Friday, 30 January 2009 10:31

A Painter Blogs About his Experiences with PPG's Envirobase

Written by Mike R
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The Value of a Spray Out Card

January 18, 2009—I converted recently to PPG’s Envirobase HP and all seems to be going very well with the product. The colors are mostly good but there is the odd color that needs to be tinted. I need to do spray out cards on all colors and check for a good color match. This also creates a color library and saves time tinting down the road when a color is not acceptable. Proper documentation is a must when tinting a color. I include everything I have done to the color so the next car I spray the same color, the color match is perfect. There are many popular colors out for 2008–2009 so doing a card is a must. I have seen my silver library grow and grow over the last month. I also have a lot of reds and blues which seem to be popular also.

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One important piece of information that needs to be added to the back of the spray out card is how many coats of paint you apply. Three is usually sufficient plus the control coat but some colors are low hiders so writing down this info is vital. I also write down what kind of clear coat I use over the Envirobase as we use two different types of clear. I do not seal the spray out card to test if the color covers well or not. This info is documented and kept on file for use at a later date.
It is very important to get regular updates for your computer system as PPG is always updating their colors so ask your distributor for the CD if you have not received an update in the last six months or so. Another great tool is PPG online color library. These are the latest color formulas and variances. If your chips do not provide a close match then check the online color library to see if there are any more variances for your color you are about to spray. Chances are there will be at least one or more variances for you too choose from. So check your color using a spray out card and make sure you add it to your color library for later reference.

Waterborne Not New to PPG

April 18, 2008—PPG has set the benchmark in refinish color match technology with the Envirobase HP waterborne paint system. Why is this?
PPG’s global waterborne platform team shared a primary focus, advancing color match to meet or exceed is most discerning customers. Color experts in PPG labs in Europe and the U.S. worked in close contact with car manufactures and pigment suppliers to create precise OEM matches of some 19,000 prime color formulas dating as far back as 1986 as well as variant formulas from 1996.
PPG has, in my opinion, the best waterborne paint system on the market today.  I have personally sprayed the new Envirobase from PPG and it is not only faster than solvent but has a better color match since approximately 70% of OEM colors are waterborne. This is why trying to match solvent to existing factory waterborne paint can be a nightmare. We now can match waterborne with waterborne and leave the stress and headaches behind us forever. One last thing I need to mention is all PPG color decks are manually sprayed by a human and what you see on the color chips is what you get on a spray out card. You will no longer need to do a spray out card to see if your manually sprayed card matches those dyed color chips those other paint companies supply you. With PPG’s Envirobase you just look at the color chip, if it matches the vehicle you go ahead and spray the vehicle, no wasted time and material.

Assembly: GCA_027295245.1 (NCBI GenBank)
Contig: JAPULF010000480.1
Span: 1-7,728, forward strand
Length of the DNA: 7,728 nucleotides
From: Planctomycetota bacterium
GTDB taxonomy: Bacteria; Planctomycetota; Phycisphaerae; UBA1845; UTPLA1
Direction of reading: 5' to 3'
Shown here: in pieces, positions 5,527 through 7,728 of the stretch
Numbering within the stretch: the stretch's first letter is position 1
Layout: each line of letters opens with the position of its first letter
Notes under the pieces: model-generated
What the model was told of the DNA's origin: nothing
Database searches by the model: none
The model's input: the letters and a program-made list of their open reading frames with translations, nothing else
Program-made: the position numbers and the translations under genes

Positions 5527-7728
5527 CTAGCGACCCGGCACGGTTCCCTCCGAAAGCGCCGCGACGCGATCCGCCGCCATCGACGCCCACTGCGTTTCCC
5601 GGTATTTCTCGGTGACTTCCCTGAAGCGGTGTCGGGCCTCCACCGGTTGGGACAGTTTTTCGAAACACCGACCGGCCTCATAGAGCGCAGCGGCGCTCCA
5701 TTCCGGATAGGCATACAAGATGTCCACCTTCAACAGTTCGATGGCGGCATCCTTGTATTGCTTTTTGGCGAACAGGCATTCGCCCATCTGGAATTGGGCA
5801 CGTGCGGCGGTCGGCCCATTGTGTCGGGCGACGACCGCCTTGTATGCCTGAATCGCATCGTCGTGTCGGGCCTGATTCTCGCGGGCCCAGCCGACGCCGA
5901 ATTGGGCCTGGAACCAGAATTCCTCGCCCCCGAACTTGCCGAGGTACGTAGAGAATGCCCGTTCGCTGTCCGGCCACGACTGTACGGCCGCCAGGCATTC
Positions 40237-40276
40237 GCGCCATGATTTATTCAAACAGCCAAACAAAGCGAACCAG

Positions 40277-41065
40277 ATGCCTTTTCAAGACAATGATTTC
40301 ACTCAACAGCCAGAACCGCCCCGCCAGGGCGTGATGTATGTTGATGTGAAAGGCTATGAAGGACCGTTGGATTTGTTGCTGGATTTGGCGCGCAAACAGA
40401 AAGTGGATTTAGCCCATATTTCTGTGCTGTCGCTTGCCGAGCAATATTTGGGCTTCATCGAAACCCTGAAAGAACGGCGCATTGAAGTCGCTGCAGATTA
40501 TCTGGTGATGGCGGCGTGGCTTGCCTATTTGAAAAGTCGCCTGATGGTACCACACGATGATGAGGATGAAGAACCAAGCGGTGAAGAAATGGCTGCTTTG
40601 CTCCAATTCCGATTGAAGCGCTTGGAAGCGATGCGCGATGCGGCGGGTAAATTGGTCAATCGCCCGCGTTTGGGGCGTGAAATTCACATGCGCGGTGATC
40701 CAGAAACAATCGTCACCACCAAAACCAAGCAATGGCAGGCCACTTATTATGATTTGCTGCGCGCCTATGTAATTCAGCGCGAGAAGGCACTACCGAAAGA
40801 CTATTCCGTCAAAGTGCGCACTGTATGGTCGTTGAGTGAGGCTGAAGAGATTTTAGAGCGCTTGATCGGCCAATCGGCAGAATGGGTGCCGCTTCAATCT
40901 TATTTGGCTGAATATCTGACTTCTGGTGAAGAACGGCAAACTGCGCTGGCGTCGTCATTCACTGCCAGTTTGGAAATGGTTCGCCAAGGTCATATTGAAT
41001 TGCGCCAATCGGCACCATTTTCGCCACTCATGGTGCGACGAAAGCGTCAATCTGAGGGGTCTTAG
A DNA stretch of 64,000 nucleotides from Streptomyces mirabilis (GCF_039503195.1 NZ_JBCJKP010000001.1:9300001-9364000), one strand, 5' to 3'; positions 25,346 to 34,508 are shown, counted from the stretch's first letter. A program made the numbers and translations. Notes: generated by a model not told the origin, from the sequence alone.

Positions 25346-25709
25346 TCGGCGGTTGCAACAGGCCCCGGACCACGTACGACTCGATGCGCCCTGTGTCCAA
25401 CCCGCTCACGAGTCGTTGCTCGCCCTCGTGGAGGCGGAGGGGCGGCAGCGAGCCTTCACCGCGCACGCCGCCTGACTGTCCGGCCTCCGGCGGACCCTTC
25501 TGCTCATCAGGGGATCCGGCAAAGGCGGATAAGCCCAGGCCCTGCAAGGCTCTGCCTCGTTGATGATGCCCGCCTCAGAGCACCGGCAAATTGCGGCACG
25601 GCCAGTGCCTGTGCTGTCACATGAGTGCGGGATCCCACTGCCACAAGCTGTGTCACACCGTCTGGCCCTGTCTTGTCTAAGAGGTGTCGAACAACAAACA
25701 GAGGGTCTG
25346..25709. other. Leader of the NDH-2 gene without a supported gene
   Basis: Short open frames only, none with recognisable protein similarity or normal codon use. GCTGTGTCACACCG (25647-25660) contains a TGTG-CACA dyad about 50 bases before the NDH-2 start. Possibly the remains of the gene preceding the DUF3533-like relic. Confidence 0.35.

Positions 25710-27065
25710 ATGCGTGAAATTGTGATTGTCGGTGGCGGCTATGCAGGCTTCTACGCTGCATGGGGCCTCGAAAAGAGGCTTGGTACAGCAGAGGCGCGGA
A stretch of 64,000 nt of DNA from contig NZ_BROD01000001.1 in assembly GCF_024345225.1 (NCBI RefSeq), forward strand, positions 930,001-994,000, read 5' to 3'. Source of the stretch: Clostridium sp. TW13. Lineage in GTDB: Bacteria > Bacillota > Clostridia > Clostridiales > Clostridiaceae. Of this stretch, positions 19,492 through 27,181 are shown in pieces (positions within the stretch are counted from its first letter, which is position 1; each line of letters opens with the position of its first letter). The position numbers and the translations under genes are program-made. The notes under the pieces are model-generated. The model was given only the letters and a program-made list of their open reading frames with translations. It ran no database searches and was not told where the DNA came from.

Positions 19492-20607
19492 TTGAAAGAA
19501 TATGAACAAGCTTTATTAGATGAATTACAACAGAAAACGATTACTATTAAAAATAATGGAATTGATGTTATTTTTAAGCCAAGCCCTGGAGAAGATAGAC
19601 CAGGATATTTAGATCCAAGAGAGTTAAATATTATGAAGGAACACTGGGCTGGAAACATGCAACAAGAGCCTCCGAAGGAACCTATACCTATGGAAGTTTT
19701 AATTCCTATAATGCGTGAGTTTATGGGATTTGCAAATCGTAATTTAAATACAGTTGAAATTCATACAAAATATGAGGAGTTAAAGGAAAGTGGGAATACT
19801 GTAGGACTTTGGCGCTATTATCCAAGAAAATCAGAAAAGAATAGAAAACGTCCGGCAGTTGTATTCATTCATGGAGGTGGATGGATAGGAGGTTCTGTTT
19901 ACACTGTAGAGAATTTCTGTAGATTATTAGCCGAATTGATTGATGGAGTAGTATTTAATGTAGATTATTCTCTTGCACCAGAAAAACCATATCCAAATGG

Estimate refinish times will not change

September 12, 2008—I came across a great article talking about how the two major estimating programs will use the same refinish times for waterborne base coat as they used for solvent base coat. Apparently both companies have done independent studies on waterborne and have concluded the times will remain the same. For me as a painter this will increase my productivity... Mitchell International has performed studies comparing the two systems. Mitchell has studied the effects of waterborne paint systems vs. solvent borne paint and concluded that our current published labor times were in line with the actual time spent performing the required tasks for refinish with either system. Audatex reports that its refinish times are suitable for either refinish method. Rick Tuuri, an Audatex executive says “Audatex around the world and specifically in North America has sufficient data to provide assurance that the refinish times in the estimating system apply to both waterborne and solvent-based refinish systems.”

In the booth, the more air flow used, the faster it will dry. I use a hand held Iwata air blower for one or two panel repairs and I use two blowers on a tree stand for larger refinish jobs. Proper heat and sufficient air flow lets me not leave the paint booth between coats of base. So the moral of the story for the flat rate painter is waterborne is faster so more money goes into your pocket.

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